@Brielle: Honestly I don’t care if someone says that it is OKAY to do that, I disagree. It is rude to me, and pretty tacky. If they aren’t good enough to invite in the first place, don’t use them as fillers and space holders later on.
I think it is pretty foolish just to be a sheep that thinks that etiquette is law and not be concered with how it makes others feel. But please, tell me where exactly I wrote that it was a breach of etiquette? I believe I simply stated how I feel, and I don’t find anything wrong with that. I was actually aware of the fact that it isn’t an etiquette breach.
Not going to change my mind that this, and my opinion is that doing it is rude and tacky.
Post # 10
Nope! If they weren’t on my a-list then I didn’t want them there bad enough.
Post # 11
And for the record, etiquette does not trump logic.
Post # 12
@IcaJess13: You certainly are entitled to your own opinion on this. I was simply trying to address the issue from an etiquette perspective. Thank you for clarifying that you were not attempting to tell the OP that B-lists are wrong but, rather, that you personally dislike them.
Post # 13
We are because my FIL’s have a bunch of people on their list. We already know a lot of the A list won’t come, so we will send them their invites early and then move on to the B list when we get the responses back. And I’m printing my own invitations so the RSVP dates can be whatever I want.
Post # 14
@RockStar33: My thoughts exactly. If you really wanted those other guests there you would have found a way to accomodate them too. (Spend less on other areas, find a larger venue, etc.)
@This Time Round: See, my problem with people relying on etiquette to back something that is (to me) clearly rude and tacky, is that most people who do so pick and chose which etiquette rules to follow. They might have a B-List and say that it is FINE to do so because etiquette says so, but then turn around and ask for cash gifts. I think it is pretty foolish to rely so heavily on etiquette rules, in fact, I think it is pretty foolish to rely only on them and not leave any room for free thought (which I’ve come to see that etiquette rules don’t leave much room for personal thought, it is either “you do it this way” or “you’re breaking the rules”!)
And seriously, saying it is only a breach of etiquette if you get caught is like saying stealing is only illegal if you get caught. I mean, there has to be a reason WHY you don’t let people know they are B-Listed, right?
Post # 15
@IcaJess13: I have also been on the receiving end of a B list and found out about it (the bride didn’t really try to help it) and it didn’t feel good. I also feel like her co-workers are going to think we’re just gift grabby if we do this. The only reason I’m considering doing it is because I feel bad for my Fiance. He had a HUGE fight with her this morning about it and was pretty bent out of shape. I’m tempted to just keep the peace because I don’t want her to keep giving him crap about it because I just feel bad for him. I think I’m just going to explain to her that these people will likely know that they are on the B list and they will likely feel bad about that. She care a lot about what people think about her so I guess she’ll have to decide if she would rather leave someone out or if she would rather people know they were on her B list.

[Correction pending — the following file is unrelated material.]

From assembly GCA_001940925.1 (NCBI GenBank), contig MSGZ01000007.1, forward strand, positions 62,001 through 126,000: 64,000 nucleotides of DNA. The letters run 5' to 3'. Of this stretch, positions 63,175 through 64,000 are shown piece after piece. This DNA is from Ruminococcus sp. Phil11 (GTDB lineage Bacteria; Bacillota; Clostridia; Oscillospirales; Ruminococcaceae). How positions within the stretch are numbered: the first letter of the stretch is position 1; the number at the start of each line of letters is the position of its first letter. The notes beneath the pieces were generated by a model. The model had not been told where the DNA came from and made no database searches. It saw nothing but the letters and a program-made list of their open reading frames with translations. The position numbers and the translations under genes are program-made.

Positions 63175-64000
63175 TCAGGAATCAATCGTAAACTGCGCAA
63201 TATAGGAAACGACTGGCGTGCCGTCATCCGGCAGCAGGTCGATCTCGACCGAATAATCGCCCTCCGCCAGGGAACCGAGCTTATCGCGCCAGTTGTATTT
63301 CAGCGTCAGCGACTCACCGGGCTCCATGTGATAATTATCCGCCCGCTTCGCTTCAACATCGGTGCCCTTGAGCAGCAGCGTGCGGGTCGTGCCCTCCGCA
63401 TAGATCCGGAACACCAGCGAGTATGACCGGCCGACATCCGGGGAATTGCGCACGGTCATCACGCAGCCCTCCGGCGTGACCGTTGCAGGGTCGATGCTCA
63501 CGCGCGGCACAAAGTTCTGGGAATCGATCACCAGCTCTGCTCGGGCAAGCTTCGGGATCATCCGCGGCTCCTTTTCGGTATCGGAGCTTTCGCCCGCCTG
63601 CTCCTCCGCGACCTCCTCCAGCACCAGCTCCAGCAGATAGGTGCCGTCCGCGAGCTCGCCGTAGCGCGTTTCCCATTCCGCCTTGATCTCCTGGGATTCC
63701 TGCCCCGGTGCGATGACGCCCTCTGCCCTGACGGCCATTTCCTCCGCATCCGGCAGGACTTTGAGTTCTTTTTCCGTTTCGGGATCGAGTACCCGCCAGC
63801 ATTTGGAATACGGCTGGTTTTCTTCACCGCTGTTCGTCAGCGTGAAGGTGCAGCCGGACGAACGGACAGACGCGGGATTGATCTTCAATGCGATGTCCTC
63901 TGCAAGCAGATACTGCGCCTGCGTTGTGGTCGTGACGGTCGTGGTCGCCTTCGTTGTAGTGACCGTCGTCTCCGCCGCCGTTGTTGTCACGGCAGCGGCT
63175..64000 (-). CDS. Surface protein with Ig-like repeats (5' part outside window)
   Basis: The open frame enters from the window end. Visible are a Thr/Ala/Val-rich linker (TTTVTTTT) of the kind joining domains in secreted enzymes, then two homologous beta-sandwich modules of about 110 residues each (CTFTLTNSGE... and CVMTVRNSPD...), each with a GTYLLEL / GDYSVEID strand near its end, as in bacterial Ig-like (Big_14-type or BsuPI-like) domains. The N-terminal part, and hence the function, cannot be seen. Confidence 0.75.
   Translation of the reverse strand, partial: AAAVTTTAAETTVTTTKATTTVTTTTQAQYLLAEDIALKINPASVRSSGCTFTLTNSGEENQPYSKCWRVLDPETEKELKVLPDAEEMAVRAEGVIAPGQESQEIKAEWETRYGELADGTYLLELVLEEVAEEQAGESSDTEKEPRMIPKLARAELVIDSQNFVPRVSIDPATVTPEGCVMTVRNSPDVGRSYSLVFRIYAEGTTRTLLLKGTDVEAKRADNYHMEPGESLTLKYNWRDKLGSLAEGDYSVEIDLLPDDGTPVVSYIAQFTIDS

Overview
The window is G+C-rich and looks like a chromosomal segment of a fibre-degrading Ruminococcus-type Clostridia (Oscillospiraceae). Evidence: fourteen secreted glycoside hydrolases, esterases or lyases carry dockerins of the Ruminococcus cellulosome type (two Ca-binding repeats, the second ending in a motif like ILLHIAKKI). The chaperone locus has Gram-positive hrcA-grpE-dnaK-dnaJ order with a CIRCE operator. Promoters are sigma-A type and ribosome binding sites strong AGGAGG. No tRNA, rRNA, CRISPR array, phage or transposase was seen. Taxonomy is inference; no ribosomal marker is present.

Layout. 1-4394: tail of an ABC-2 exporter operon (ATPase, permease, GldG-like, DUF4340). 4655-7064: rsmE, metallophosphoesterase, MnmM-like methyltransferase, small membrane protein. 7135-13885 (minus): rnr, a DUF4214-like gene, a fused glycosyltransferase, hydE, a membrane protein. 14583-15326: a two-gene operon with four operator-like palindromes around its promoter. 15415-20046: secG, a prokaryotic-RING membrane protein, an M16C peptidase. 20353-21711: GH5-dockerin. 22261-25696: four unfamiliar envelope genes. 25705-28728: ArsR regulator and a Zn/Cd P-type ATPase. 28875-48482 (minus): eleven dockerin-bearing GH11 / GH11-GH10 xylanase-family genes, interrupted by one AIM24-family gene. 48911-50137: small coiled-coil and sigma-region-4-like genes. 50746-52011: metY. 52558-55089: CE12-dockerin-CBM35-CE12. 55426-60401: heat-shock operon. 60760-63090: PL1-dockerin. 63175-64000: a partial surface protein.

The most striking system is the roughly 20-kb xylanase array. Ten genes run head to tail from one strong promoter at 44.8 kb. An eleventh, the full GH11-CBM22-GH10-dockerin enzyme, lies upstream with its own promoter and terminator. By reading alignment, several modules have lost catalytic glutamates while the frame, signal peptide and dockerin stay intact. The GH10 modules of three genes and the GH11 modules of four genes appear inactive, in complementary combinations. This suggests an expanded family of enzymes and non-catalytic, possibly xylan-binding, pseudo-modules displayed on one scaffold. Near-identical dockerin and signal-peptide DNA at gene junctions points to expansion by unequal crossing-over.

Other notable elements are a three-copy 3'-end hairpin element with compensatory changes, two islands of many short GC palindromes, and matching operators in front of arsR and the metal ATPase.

@This Time Round: I guess my problem is that it will be pretty obvious who is on the B list (unless Future Mother-In-Law can somehow get all of the people at work on the A list to keep quiet about it). Fiance and I have never met any of her co-workers so I personally don’t care if they come (which I guess sounds terrible but we really are just inviting them for her). Since she is helping out a little bit I will probably end up doing it just to keep the peace.
Post # 16
TO @IcaJess13: well you are certainly entitled to your own opinion. The “tradionally accepted” Rules of Etiquette have been around for Decades (and some for 100s of years). They exist because they work.
And more often than not a Bride who comes on the Bee here and asks for help is because she has (a) found herself in a situation she doesn’t have a clear cut idea on how to handle, OR (b) she has not followed the Rules of Etiquette in the first place, and because she didn’t sit down and calculate each and every possibility (who does)… now finds herself in a sticky situation
In BOTH cases the Rules of Etiquette can be a clear guideline on a tactful way out of that situation
(As in this case… the Guest List is too BIG for the venue / funds available… “We’d love to invite 150 but only have room for 100… how do we cut the list down”…. I mean HOW MANY TIMES have we read that post ???)
I get that not everyone is going to adhere to each and every rule (lol, even I don’t at times… BUT I know there could be a consequence to that action… it is just that I’ve reconned that I am willing to take that risk)
And so it goes.
(BTW… Not inviting someone to a Wedding… or sending out their Invitation later than someone else’s is not an illegal activity… infact some folks stagger their mail out on purpose. So as much as you tried to make a “dramatic” comparisson it hardly equates… not quite the same as stealing something).
— — —
TO @MrsBeck: I see your point of view… as I said in my first reply… this is a decision that the Host makes. In reality, it has been my experience that fewer people “talk” in life than we all imagine (Wedding Invites far more a topic of social conversation when one is in their 20s and 30s… than ever in ones 40s and beyond, lol). And if anyone says something it would most likely just be to your Future Mother-In-Law on the Q-T “Oh just wanted to say we got the Wedding Invite in the mail… it was nice to be included”
And yes, keeping the peace when it comes to Inlaws can certainly be a good foot to start off your married life on. There are lots of other times / situations where you’ll want things to go your way… and well if you have the space (and it would be because of the NOs coming in) then I’d say go ahead and please her. Just ask her ahead of time, to have the names prioritized for you… so you can send em out in the order she’d prefer to see there vs just willy nilly.
Hope this helps,